5. Ah, I am one of those people of a certain age who laments the virtual death of letter writing—while my children roll their eyes. I have a large packing carton full of my correspondences with people as I was growing up. I asked my friends and relatives to hold my letters for me (as a journal) when I lived in Mexico, England and Colombia (all before graduating college) and my parents and grandparents save all my letters as well.
    Unfortunately, my most prolific correspondence when I was in Colombia was with my then boyfriend, now ex-husband (I mean “ex” as in 38 years ago) and I really don’t feel like reading those letters. Your “letter” to your aunt is causing me to put my plan to destroy them on hold.

    • Hi Suzanne. Thank you for your comments. Sadly, writing letters seems to have disappeared. A friend of mine travelled round the world, years ago. She sent me loads of entertaining letters and postcards full of stories about who she had met and what she had seen. Like Auntie Norah, I no longer have those letters, which is a shame. Please do keep hold of your letters; they are special…

  6. Lindsay, that was a terrific story. You’re probably right. Mr. Bigelow and your aunt were ahead of their time. I also think the we, as the people of today, have lost the art and the craft of writing intelligent and entertaining ‘old fashion’ letters.

  7. Thank you for visiting my blog – i have popped over in response and found this lovely tale of Auntie Norah – How fabulous was she!
    So – here we all are in a community of Auntie Norah wannabees – I am not sure we have experienced the demise of the letter merely a change of shape.

    • Hi Sarah – I found your own blog very entertaining and natural. Thank you for your comments about Auntie Norah. I do hope you’re right about letters in their original form not disappearing, just taking a different form. For me, writing blog posts has brought me a great many new contacts and friends that I would not otherwise have made. Lovely.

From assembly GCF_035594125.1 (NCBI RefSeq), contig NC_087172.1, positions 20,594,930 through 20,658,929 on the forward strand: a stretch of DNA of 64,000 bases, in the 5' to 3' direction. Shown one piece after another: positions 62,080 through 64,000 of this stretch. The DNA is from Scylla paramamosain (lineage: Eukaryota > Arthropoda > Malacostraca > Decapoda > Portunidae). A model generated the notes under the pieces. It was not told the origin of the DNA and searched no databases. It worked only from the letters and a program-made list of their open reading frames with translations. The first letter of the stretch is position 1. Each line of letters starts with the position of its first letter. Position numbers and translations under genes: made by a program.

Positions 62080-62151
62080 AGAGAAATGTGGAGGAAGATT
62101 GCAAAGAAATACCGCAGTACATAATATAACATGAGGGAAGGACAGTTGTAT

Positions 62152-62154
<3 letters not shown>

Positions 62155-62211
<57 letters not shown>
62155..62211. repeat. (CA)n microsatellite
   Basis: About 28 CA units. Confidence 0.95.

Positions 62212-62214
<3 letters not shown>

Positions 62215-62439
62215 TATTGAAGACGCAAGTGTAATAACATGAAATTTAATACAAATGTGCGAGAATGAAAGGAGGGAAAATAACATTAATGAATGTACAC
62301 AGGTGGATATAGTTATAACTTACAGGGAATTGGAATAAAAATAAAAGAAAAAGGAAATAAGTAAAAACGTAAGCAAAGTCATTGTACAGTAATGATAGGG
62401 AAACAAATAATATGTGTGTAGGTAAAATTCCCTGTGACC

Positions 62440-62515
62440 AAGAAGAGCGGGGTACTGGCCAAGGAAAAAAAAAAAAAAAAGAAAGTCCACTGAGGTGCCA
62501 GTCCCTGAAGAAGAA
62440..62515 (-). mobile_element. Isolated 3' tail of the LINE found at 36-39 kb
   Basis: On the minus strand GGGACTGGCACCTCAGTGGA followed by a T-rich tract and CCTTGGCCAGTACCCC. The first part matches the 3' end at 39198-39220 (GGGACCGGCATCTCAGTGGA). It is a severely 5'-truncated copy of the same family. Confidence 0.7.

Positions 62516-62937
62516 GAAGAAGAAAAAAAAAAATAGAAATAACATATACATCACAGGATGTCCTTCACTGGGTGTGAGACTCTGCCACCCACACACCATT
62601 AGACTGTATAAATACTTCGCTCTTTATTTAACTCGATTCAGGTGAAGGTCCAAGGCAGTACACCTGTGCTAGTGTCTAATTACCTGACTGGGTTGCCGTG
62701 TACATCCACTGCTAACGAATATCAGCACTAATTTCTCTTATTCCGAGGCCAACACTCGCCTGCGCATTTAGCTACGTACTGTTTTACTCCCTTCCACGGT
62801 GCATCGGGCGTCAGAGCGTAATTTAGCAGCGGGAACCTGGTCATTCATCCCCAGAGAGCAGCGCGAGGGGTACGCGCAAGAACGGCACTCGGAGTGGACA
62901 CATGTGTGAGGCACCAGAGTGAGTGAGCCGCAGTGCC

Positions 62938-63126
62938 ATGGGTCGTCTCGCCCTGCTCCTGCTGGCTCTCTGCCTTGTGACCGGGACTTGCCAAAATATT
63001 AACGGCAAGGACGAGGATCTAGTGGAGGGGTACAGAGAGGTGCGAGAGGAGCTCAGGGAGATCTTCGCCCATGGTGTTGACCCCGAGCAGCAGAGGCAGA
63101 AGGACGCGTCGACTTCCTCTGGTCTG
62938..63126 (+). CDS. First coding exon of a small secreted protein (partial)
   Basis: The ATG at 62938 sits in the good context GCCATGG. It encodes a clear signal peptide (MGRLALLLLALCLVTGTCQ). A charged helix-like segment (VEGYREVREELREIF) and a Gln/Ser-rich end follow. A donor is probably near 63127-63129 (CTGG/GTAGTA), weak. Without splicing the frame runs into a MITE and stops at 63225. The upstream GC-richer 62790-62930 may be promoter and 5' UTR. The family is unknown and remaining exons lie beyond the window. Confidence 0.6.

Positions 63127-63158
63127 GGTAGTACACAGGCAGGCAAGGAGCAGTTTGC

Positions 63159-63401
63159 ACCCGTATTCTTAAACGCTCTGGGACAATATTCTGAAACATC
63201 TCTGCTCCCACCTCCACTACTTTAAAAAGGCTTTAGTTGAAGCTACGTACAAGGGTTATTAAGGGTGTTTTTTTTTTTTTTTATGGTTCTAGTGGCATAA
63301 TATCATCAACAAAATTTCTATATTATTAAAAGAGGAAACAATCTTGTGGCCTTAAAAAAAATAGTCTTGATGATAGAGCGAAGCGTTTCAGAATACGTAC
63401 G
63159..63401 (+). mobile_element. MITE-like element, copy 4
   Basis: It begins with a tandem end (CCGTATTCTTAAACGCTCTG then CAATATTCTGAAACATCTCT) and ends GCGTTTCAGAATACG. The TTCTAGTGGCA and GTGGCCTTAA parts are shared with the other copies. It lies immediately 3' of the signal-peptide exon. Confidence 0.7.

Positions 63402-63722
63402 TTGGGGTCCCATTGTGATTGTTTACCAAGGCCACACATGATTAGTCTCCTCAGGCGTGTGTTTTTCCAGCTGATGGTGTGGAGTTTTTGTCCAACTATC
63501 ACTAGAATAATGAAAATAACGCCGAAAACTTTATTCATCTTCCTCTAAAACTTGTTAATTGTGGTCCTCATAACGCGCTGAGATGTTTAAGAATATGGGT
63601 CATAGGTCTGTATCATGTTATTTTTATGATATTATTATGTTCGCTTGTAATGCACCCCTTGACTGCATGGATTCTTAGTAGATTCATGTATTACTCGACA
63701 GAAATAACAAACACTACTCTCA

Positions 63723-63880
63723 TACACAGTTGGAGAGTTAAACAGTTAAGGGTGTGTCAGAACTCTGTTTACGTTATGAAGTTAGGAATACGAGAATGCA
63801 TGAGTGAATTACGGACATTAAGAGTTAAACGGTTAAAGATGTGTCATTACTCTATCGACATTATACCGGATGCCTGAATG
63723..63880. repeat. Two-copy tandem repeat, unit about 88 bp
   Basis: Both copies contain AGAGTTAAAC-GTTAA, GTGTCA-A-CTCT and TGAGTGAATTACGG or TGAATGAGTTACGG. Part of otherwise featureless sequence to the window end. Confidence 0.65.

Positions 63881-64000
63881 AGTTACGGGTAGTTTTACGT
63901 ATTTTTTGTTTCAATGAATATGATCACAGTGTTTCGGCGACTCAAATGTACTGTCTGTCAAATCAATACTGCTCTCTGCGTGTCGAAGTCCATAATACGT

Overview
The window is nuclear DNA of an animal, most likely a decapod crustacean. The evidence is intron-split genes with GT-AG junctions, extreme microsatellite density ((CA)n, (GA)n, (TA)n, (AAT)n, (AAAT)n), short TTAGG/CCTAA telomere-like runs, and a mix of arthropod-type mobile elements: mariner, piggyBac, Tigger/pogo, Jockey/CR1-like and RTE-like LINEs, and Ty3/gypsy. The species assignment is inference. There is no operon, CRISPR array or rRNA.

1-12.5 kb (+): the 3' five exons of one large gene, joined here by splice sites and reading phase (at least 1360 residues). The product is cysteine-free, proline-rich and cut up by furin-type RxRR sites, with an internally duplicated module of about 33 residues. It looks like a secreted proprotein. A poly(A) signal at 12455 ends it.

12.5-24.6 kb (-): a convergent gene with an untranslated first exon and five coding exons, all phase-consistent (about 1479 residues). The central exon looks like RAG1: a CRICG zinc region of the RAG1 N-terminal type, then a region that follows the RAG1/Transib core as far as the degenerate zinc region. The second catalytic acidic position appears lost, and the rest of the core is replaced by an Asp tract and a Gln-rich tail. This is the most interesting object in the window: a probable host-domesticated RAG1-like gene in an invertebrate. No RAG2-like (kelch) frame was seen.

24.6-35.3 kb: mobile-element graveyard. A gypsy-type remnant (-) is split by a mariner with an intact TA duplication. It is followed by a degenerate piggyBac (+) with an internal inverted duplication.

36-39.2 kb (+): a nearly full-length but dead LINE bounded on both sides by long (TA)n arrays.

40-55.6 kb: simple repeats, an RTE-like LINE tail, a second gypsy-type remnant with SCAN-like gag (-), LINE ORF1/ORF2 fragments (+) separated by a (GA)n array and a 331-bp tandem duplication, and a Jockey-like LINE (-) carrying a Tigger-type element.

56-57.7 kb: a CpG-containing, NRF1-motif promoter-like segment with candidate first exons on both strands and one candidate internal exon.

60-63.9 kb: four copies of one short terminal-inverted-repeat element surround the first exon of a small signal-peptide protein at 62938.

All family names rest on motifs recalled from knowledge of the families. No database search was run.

8. Hi Linsay, what a lovely blog, your Aunt would have been proud. I would love to read Dear Mr Bigelow, how lovely that your Aunt left such detailed notes about her life. It’s so sad when all the memories and stories are lost when our elderly relatives die. Do you think our blogs will be around in 80 years time!!
    Katie xx

  9. Just finished the book (which I loved) and got to wondering if she had “gone”. Well she has, and what a lovely blog post you wrote for her. I am going to review the book now, on my blog, with a link to this post.
    Thank you.
    Susan Maclean.

    • H Susan – Thank you very much for your comments. It is so lovely to hear from someone who found the blog post after reading the book. It made a fascinating read, didn’t it? I wish we still wrote letters on a regular basis to people. It’s a wonderful social catalogue of the current time. Please come back to comment and add a link to the blog post you are going to write. I’d love that! Thank you.